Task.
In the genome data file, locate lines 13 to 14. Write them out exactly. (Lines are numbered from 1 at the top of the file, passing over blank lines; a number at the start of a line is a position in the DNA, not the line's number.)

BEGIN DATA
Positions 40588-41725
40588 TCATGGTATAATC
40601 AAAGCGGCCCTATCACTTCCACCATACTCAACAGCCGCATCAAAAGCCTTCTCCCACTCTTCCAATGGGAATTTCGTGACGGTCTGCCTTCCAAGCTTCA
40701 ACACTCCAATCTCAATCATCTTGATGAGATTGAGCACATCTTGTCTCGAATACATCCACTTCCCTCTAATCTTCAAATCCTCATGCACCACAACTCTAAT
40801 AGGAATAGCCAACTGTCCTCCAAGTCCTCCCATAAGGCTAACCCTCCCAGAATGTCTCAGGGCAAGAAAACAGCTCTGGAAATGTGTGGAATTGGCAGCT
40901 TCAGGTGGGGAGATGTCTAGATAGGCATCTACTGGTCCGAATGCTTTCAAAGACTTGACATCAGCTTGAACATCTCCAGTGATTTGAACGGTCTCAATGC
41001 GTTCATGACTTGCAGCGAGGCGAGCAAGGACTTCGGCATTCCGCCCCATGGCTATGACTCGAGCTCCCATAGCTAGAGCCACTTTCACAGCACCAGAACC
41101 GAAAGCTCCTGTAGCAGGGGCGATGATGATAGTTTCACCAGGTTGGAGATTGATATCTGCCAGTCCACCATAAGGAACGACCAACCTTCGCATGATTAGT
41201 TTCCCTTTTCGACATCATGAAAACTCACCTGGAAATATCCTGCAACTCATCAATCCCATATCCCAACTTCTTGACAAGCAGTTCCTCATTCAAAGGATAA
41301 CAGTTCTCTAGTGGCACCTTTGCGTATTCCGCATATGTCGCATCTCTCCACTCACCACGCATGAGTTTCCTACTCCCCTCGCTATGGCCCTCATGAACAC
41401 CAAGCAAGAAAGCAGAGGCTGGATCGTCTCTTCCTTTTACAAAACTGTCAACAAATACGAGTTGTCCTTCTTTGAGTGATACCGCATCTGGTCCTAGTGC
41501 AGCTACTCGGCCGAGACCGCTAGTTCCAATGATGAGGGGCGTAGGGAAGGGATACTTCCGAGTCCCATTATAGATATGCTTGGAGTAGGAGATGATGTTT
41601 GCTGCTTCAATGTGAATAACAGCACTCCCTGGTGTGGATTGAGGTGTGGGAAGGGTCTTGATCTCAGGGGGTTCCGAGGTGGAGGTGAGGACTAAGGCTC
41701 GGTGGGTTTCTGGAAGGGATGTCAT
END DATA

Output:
41601 GCTGCTTCAATGTGAATAACAGCACTCCCTGGTGTGGATTGAGGTGTGGGAAGGGTCTTGATCTCAGGGGGTTCCGAGGTGGAGGTGAGGACTAAGGCTC
41701 GGTGGGTTTCTGGAAGGGATGTCAT